Andrew Mitchell was facing calls to quit tonight as police insisted details of the chief whip's tirade against an officer were accurate.
The Tory enforcer was accused of shouting "learn your f****** place" after being stopped from cycling out of Downing Street's main gates and described officers as "plebs" and "morons", according to reports.
Although the former shadow police minister has apologised for not treating the police with proper respect he has denied using some of the language reported.
Labour said Mr Mitchell was either accusing the member of Scotland Yard's Diplomatic Protection Group, SO6, of lying or he must have used the foul language, potentially an arrestable offence.
John Tully, chairman of the Metropolitan Police Federation, said: "The information I have is that Mr Mitchell did use offensive language - he used the words 'pleb' and 'morons' as well as expletives, which is totally unacceptable," he said.
"It constitutes a criminal offence under the Public Order Act, Section 5, and I would say he's very lucky not to have been arrested."
"I believe he should resign. If he chooses not to, then I believe the Prime Minister should sack him," added Mr Tully.
David Cameron dodged questions about whether he planned to sack Mr Mitchell and condemned his behaviour as "wrong" and "inappropriate".
The Prime Minister appeared tense when asked about the outburst during a visit to Greater Manchester Police headquarters to pay his respects to murdered PCs Fiona Bone and Nicola Hughes.
"What Andrew Mitchell said and what he did was not appropriate. It was wrong and it is right that he has apologised," he said.
"He has obviously apologised to me, but more importantly he has apologised thoroughly to the police and that needed to be done.
"Police do an outstanding job across our country. They do a very important job protecting places like Number 10 Downing Street and I am very conscious of the protection they give to me and my family and the work they do for everyone in public life.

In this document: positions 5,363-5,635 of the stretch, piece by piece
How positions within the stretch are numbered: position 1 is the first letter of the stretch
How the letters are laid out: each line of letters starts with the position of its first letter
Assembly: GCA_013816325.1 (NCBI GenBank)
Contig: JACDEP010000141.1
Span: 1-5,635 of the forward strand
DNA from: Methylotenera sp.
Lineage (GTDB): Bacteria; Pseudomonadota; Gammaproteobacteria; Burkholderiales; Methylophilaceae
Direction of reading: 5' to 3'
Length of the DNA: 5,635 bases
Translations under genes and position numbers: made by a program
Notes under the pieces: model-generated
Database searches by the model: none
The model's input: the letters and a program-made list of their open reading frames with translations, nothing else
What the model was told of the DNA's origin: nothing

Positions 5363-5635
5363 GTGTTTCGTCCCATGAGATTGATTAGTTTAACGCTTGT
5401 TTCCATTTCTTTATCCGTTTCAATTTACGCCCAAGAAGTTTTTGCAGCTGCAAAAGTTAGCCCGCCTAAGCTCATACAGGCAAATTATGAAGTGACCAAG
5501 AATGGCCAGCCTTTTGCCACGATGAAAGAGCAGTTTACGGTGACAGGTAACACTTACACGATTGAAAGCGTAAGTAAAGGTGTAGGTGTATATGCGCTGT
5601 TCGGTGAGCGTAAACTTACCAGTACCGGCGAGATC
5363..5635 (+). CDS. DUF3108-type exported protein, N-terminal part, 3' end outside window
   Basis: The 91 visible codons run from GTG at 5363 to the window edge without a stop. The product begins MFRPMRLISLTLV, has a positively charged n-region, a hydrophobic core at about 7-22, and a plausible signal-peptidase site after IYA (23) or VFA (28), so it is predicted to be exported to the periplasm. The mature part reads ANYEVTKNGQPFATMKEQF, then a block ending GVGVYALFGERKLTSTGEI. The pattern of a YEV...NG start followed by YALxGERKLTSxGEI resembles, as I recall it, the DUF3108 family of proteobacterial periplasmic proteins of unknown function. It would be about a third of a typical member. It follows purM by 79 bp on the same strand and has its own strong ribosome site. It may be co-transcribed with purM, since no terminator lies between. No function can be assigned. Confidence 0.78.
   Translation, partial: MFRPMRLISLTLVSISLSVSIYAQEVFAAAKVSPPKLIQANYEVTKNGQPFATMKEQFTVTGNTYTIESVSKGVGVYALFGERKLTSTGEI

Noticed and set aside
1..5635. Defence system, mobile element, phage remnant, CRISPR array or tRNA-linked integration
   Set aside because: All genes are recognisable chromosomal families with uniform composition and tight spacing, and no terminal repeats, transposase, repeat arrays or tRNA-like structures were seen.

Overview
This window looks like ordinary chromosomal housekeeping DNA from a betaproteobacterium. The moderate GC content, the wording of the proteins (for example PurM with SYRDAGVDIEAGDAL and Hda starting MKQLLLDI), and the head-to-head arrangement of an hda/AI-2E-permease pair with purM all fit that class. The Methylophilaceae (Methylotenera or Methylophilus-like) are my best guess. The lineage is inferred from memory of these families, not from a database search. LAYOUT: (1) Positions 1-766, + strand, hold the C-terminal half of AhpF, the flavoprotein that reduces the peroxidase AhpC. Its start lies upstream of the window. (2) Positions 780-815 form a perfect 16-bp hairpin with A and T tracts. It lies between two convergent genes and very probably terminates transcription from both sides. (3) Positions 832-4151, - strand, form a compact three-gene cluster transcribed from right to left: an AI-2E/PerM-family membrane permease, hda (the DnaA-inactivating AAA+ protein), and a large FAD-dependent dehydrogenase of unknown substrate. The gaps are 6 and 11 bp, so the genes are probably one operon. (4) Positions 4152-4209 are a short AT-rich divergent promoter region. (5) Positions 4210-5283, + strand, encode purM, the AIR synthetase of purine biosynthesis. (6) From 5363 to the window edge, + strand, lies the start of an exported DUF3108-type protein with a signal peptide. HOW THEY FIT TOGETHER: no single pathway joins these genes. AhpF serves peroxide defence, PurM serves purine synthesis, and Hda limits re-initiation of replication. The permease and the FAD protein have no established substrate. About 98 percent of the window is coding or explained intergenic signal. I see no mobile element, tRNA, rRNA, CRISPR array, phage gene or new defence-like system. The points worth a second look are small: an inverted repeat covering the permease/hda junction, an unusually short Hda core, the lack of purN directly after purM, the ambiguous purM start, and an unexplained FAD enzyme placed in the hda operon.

"I am eternally grateful for that and the police should always have our respect and our help and support and that is very, very important."
Mr Mitchell made a personal apology to the officer involved by telephone this morning as he tried to limit the damage from the episode.
A Cabinet Office spokesman said the officer had accepted Mr Mitchell's apology. No formal complaint has been filed over the politician's behaviour.
The MP apparently pulled out of a speaking engagement in Reading as news of the row broke.
Shadow home secretary Yvette Cooper dubbed the reported outburst an "utter disgrace", and questioned how Mr Mitchell could do the job of chief whip if he could not keep his temper in check.
"These are appalling reports. No one should treat police officers or public servants in this way," she said.
Mayor of London Boris Johnson was said to be "deeply unimpressed" by Mr Mitchell while former Conservative Party chairman Lord Tebbit denounced the comments as "extraordinarily stupid" and urged Mr Cameron to have a "heart-to-heart talk" with his new chief whip.
The MP for Sutton Coldfield, who was also a minister under John Major in the early 1990s, apologised in a statement.
He said: "On Wednesday night I attempted to leave Downing Street via the main gate, something I have been allowed to do many times before.
"I was told that I was not allowed to leave that way. While I do not accept that I used any of the words that have been reported, I accept I did not treat the police with the respect they deserve."I have seen the supervising sergeant and apologised, and will also apologise to the police officer involved."
Senior Tory backbencher David Ruffley defended Mr Mitchell. "I have known Andrew Mitchell since he became shadow police minister, a post I subsequently held," he said.
"So I can attest to the fact that he has the highest regard for the police service of this country.
"As a strong supporter of tough, traditional law and order policies, Andrew understands the central importance of police officers in fighting crime and keeping us safe.
"Nothing that may have occurred this week should affect his well-deserved reputation for being on the side of policemen and policewomen."
Mr Mitchell, a keen cyclist, was reported by The Sun to also have called the police "morons".
"Best you learn your f****** place. You don't run this f****** Government. You're f****** plebs," it reported him as saying.
Earlier this year Scotland Yard Commissioner Bernard Hogan-Howe said there "were still opportunities" to arrest members of the public for swearing at police despite a judge ruling that it is not a crime.
Asked if Mr Johnson stood by comments he made last year that people who swear at police should expect to be arrested, the Mayor's official spokesman said: "Yes, he does."
Asked if the chief whip should remain in post, he added: "That is not a matter for the Mayor, it is a matter for the Prime Minister and Mr Mitchell."